LG working on super secure, virtualized smartphone

Government workers might not be best known for their sense of style, but some Defense Department workers may soon be carrying Prada – the phones, that is.

With a U.S. Department of Defense contract in hand, Open Kernel Labs is working with LG to develop a secure version of the Prada Android phone for the department’s workers. Employees who have the phones will be able to access government data using secure apps, OK Labs said.

The DoD has not made any commitments about the number of phones it plans to buy and OK Labs can’t disclose exactly which applications will be secured on the phones, said Carl Nerup, vice president of global business and corporate development for OK Labs. The DoD can decide to let users switch between a personal section of the phone and a work section or simply load the secure apps onto the phones.

In a press release about the deal, OK Labs said the companies are working on securing other devices including tablets and devices running other mobile platforms in addition to Android. The goal, OK Labs said, is to allow government workers to carry one phone. Some workers use two phones: one sanctioned by their employer for security reasons and another that the user chooses based on personal preferences.

For the OK Labs technology to work, OEMs must build software into the phones before they are shipped and then apps must be made compatible with the technology. The result is a secure app running in a virtual machine that can’t be accessed by malware that might be loaded onto the phone.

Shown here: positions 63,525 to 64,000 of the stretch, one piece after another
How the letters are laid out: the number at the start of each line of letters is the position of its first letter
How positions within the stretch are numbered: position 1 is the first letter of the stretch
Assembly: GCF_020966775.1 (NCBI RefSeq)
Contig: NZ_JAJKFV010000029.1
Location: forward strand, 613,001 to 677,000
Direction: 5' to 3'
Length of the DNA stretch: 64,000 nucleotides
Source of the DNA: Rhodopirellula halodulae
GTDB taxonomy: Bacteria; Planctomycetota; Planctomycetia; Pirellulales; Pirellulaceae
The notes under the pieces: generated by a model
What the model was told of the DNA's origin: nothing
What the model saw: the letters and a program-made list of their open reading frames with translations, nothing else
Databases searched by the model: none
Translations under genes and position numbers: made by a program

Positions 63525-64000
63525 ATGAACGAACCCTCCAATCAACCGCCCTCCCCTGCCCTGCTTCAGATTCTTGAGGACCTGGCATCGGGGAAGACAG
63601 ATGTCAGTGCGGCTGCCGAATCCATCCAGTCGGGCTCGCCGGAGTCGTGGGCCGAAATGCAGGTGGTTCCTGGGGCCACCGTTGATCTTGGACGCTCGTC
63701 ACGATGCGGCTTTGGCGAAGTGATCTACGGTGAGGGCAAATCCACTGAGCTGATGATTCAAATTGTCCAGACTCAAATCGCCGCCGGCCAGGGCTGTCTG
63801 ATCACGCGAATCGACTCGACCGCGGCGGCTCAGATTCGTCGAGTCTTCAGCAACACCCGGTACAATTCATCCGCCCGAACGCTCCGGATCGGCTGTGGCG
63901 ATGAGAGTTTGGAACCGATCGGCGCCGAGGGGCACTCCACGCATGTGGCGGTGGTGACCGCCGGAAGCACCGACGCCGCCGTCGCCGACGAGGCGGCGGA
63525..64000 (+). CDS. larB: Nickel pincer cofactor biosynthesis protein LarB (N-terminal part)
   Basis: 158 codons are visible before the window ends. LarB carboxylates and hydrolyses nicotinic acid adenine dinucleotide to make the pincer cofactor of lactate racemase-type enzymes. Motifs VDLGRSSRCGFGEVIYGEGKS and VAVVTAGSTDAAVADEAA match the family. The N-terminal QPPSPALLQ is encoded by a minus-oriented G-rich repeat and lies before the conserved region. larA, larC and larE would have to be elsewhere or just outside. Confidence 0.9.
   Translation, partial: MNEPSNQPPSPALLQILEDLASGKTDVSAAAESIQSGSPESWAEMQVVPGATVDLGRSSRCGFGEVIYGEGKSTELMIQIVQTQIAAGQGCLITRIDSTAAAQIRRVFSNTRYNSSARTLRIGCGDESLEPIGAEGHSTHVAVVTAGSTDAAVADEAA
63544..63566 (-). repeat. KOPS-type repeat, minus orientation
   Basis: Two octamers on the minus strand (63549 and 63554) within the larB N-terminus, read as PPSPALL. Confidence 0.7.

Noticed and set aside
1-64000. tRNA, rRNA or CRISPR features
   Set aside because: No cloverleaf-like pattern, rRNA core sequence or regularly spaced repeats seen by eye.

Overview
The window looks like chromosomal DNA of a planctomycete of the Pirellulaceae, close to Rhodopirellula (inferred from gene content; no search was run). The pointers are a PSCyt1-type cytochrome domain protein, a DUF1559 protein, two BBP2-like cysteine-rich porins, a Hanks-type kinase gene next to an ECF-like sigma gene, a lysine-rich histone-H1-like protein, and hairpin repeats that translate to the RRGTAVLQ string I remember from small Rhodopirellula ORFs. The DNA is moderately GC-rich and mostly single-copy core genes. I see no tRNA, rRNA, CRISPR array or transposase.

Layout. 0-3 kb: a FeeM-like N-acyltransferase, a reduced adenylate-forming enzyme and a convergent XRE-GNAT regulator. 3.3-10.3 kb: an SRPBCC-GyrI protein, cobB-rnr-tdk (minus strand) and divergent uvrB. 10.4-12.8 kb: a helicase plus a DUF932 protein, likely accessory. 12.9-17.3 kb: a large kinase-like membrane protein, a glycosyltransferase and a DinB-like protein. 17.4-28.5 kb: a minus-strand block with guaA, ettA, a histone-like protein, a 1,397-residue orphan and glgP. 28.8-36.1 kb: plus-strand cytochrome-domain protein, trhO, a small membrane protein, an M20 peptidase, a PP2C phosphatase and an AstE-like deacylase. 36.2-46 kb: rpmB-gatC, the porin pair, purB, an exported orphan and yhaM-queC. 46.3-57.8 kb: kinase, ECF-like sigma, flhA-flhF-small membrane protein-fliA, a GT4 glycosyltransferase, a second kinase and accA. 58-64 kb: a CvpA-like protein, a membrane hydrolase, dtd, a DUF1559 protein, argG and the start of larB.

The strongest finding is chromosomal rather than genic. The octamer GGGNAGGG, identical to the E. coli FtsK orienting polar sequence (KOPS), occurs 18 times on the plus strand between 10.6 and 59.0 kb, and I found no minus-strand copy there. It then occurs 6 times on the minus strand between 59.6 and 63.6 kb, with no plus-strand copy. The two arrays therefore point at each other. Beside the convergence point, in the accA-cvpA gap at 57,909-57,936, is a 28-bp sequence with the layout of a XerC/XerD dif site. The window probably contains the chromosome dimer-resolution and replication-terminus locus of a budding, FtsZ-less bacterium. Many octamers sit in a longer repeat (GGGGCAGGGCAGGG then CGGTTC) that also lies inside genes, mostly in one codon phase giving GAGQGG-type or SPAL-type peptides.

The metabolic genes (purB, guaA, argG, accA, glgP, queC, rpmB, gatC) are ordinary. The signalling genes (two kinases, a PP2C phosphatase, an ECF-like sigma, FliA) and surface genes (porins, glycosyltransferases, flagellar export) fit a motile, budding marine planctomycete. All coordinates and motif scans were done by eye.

As part of the deal, the DoD defines the requirements it’s looking for on the phone and is funding its development, Nerup said. But LG will be able to sell the resulting upgraded version of the Prada outside of the DoD to security-conscious enterprises.

OK Labs expects the phones to start being used by the DoD in mid-2012. The company couldn’t say what the phones would cost but estimates they will sell for 10 percent to 20 per cent above the wholesale price.

Subsequent phone models shouldn’t take quite as long to produce, particularly for an enterprise that doesn’t have quite as arduous a process as the DoD has for introducing a new device, Nerup said.

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Jim Love, Chief Content Officer, IT World Canada

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